Montias himself believes that “the relationship between Van Ruijven and Vermeer went clearly beyond the routine contacts of an artist with a client.” Van Ruijven lent Vermeer money. He witnessed the will of Vermeer’s sister Gertruy in her own house shortly before her death. More significantly, Van Ruijven’s wife, Maria Knuijt, left Vermeer a conditional bequest of five hundred guilders in her will.1 Such a testament was extremely unusual at the time.

However, the distinguished Vermeer specialist, Arthur Wheelock, has expressed reasonable doubts about the exact nature of their relationship. “The hypothesis that Van Ruijven was Vermeer’s patron, although appealing, should be cautiously approached, for no document specifies that Vermeer ever painted for Van Ruijven. Moreover, no source confirms that Van Ruijven himself had any Vermeer paintings in his possession.  While Van Ruijven may have acquired painting from Vermeer, it seems unlikely that he assumed such an important a role in the artist’s life as Montias suggests. Should Van Ruijven had been Vermeer’s patron, one would expect that Balthasar de Monconys  would have visited Van Ruijven himself in 1663, rather than the baker, Hendrick van Buyten, upon hearing that Vermeer had no paintings  at home. Similarly,  the Vermeer enthusiast Pieter Teding van Berckhout would also have made an effort to see the Van Ruijvens’ collection in 1669 on his two visits to Delft.” Wheelock further states: “While it is probable that some of the twenty Vermeer paintings listed in the inventory of 1683 ( the inventory taken after the death of van Ruijven’s daughter) came from Van Ruijven, others may have been acquired by {his daughter} Magdalena, Jacob Dissius (his son-in-law), or his (Jacob’s) father, Abraham Jacobz Dissius, at a sale of twenty-six paintings from Vermeer’s estate held at the Saint Luke’s Guild Hall on 15 May, 1677.” 2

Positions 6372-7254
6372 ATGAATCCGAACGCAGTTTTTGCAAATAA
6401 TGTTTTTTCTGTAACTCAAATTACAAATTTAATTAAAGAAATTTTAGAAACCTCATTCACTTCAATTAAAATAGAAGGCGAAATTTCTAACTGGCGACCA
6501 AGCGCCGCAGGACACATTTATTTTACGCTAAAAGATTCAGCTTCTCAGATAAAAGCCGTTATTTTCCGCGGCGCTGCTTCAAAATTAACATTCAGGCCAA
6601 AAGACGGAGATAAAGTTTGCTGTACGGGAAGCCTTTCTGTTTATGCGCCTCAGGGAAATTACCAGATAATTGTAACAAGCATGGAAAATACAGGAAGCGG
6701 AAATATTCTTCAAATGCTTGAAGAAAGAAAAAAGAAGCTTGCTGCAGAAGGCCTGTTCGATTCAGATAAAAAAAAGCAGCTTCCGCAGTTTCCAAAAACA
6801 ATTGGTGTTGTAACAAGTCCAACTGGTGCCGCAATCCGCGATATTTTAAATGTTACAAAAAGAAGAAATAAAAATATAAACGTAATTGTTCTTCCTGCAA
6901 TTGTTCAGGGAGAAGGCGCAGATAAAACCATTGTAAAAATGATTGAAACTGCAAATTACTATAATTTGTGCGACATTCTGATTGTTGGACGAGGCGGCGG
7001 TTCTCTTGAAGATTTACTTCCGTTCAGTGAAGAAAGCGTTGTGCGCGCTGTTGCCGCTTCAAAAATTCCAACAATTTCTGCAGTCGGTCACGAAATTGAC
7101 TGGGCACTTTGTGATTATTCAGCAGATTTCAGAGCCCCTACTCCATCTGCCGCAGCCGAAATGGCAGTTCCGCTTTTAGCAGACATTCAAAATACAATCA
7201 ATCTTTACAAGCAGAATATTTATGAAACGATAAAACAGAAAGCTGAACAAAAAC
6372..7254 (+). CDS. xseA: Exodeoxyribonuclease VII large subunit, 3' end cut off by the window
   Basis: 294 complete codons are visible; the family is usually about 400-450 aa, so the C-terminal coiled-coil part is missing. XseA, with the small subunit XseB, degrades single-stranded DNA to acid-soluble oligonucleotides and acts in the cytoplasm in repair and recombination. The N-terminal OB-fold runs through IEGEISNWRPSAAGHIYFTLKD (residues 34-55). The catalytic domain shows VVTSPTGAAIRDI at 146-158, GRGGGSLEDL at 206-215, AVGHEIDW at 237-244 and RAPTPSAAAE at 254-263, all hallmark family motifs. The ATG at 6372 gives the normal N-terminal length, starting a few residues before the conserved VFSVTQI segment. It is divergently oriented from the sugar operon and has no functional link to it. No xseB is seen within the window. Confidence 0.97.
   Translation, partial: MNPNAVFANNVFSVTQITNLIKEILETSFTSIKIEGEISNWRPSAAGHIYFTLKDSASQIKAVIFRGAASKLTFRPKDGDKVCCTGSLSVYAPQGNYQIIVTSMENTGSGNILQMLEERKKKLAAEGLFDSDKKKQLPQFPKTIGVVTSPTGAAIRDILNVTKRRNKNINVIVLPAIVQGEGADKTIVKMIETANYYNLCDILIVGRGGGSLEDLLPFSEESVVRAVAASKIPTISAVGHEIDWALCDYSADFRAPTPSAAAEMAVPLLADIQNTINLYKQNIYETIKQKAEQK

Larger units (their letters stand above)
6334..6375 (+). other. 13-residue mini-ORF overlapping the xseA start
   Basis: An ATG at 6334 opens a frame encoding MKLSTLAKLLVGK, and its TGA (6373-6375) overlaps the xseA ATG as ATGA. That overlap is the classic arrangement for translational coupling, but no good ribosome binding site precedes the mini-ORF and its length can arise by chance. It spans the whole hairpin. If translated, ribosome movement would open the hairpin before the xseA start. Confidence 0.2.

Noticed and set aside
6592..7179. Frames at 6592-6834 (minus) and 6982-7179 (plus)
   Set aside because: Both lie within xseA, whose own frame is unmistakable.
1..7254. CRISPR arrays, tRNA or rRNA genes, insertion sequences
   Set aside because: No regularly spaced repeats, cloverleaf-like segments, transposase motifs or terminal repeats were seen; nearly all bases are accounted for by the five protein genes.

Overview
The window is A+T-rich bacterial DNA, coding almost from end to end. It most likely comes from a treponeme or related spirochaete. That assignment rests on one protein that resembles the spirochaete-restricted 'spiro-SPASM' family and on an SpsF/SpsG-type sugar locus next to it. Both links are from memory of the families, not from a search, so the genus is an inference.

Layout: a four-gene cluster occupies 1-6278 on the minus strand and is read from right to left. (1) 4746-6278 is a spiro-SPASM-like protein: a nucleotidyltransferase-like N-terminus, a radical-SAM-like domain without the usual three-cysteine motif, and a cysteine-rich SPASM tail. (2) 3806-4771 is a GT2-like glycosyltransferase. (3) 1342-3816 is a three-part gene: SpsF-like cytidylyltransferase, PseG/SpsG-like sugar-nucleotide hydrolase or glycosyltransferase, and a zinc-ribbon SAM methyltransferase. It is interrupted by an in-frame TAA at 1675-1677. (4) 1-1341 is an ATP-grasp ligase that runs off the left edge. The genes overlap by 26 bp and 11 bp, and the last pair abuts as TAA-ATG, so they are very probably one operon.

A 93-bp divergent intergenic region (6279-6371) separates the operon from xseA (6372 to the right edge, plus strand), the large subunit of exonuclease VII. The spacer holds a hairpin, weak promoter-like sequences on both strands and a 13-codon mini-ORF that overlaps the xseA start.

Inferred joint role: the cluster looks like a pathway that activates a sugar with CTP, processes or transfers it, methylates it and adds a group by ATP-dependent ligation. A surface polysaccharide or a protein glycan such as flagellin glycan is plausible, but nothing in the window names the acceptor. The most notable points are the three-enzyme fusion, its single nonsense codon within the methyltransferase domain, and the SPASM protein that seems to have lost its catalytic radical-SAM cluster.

While the precise relationship between Vermeer and van Ruijven may never be known, it is evident that the Van Ruijven family held Vermeer’s work in high regards, having, at one time or the other, assembled a significant part of the master’s oeuvre.’s_clients_and_patrons.html




John Dingler’s Deconstruction: Vermeer’s Geographer




The Geographer

Signature: Signed twice: on the cupboard; and signed and dated 1669 top right. All these inscriptions are dubious.